Fill a clean one quart container (I use the large yogurt containers) with 2 cups water. Stir in the plain yogurt, then stir in the cream, then the powdered milk. Then add the rest of the water. Stir once more.
I then place the container in a large (popcorn) bowl lined with an old electric heating pad. I turn the heating pad to low. I cover the bowl with a kitchen towel. Let it sit there for about 12-14 hrs (depends how firm you like your yogurt). Then remove the container from the bowl and chill in the refrigerator for at least 2 hrs before serving.
To serve, stir yogurt to make sure it mixes well. Then you can add sugar, splenda, flavoring (lemon, strawberry, vanilla extract, etc.) and food coloring to make it look like store bought yogurt.
This is so rich and creamy I can only eat about a half a cup at a time. It is very, very good though. You can use this recipe of plain yogurt as a starter for the next batch so you never again have to buy store bought yogurt.
You don't say when you add the heavy cream! Help! I would like to use this recipe but it doesn't say when to add the cream!
Hi Ann, we will send Matinga an email and ask her. Thanks for pointing that out.
How much is a box of heavy cream and when do you add it to the mix? I am anxious to try this. Thank you.
We wrote to Matinga but haven't heard back yet. From the recipes I've read online it looks like you add the cream to the milk mixture. I think a box would be a pint but because you are adding fat to your yogurt you might want to try less, say 1/2 cup per batch. We'll post an answer from Matinga if we get one.
I hope it is OK to provide a link which I have used to make the best, most fool proof yogurt I have ever made. Although it has a lot of reading material and instructions, after you do it once, all you need to remember are the temperatures. I find it is easier to follow the Centigrade temps on my candy thermometer. Basically, you incubate your yogurt in an ice chest with water surrounding the jars. The water temperature fluctuates very little and can be maintained very easily by removing a cup or so when it gets on the cool side and heating it in the microwave and returning it to the ice chest. This recipe has always worked for me, and I now have it figured out exactly which glass jars to use in a relatively small volume tall ice chest that it doesn't even involve very much water...I have two wide mouth scant half gallon tall jars and a smaller jelly jar for my "next time starter". I fill a tall narrow jar with hot water to put the starter jar on so the lid will be above water. If you visit the link you will see what I'm talking about! Of course, when the yogurt is done, I use the water for my houseplants! Check this link out: http://biology.clc.uc.edu/fankhauser/cheese/yogurt_making/YOGURT2000.htm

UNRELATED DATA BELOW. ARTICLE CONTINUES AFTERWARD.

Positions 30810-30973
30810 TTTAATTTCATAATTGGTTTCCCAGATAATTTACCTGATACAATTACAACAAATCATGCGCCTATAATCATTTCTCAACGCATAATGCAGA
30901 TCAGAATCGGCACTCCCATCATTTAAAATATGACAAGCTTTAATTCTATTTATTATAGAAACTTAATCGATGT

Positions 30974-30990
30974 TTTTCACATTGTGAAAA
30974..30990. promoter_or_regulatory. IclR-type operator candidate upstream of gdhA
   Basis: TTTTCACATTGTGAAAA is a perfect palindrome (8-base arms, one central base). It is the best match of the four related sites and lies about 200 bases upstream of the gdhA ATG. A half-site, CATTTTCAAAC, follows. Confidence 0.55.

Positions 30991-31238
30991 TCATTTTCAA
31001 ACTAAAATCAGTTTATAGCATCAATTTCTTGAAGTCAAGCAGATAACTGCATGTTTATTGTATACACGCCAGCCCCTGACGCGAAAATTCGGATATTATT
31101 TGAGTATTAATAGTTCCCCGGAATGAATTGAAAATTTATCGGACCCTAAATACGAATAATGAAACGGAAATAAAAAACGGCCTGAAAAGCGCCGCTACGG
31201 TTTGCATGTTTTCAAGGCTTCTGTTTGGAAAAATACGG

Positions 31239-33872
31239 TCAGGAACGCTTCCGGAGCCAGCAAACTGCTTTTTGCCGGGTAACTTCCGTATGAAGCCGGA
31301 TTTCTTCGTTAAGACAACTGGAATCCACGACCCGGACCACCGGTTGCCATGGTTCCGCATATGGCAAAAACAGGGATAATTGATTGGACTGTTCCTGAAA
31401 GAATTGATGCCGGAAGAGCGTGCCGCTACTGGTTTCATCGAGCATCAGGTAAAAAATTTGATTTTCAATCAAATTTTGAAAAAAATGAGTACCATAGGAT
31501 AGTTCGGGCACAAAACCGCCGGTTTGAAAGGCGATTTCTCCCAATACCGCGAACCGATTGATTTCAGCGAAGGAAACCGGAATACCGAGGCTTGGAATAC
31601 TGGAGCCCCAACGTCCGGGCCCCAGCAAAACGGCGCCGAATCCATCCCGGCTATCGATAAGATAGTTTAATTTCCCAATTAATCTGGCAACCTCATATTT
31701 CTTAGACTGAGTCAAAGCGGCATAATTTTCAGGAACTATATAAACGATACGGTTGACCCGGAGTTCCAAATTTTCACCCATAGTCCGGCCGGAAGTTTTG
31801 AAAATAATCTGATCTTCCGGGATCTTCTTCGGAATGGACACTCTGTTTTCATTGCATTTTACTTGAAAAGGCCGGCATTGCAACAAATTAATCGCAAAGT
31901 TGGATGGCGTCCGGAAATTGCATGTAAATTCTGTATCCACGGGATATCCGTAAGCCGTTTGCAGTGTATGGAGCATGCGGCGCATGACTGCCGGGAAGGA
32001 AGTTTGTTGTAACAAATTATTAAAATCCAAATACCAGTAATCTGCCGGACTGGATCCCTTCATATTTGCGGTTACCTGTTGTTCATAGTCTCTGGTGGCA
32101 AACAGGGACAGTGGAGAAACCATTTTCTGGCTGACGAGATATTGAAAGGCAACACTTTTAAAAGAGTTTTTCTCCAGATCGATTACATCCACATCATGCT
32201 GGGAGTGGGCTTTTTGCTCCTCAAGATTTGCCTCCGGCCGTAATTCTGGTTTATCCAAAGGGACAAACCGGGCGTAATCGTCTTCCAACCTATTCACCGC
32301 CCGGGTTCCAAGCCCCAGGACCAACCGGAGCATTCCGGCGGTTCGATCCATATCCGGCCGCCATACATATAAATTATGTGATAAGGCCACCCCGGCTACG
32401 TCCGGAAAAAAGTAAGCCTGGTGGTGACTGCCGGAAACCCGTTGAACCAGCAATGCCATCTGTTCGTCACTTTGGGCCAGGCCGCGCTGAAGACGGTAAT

It is an excellent presentation!
I am sorry for the mix up. You will need one 1/2 pint box of heavy cream or heavy whipping cream. I usually fill the container half way with water first, then stir in 1 tablespoon plain yogurt (you can use your own homemade yogurt as a starter for your next batch), then stir in the cream and then add the remaining water and stir one more time. Then put in the homemade yogurt maker I described before.
The yogurt is super rich. When you take it out of the refrigerator, you may want to stir it very well before serving. Once it is cold, I sometimes use sugar and different artificial flavoring and even food coloring to make the yogurt taste and look more interesting.
Thank you for your interest and let me know what you think.
Editor's Note: We added the new instructions with (*) Thanks for the clarification Matinga.
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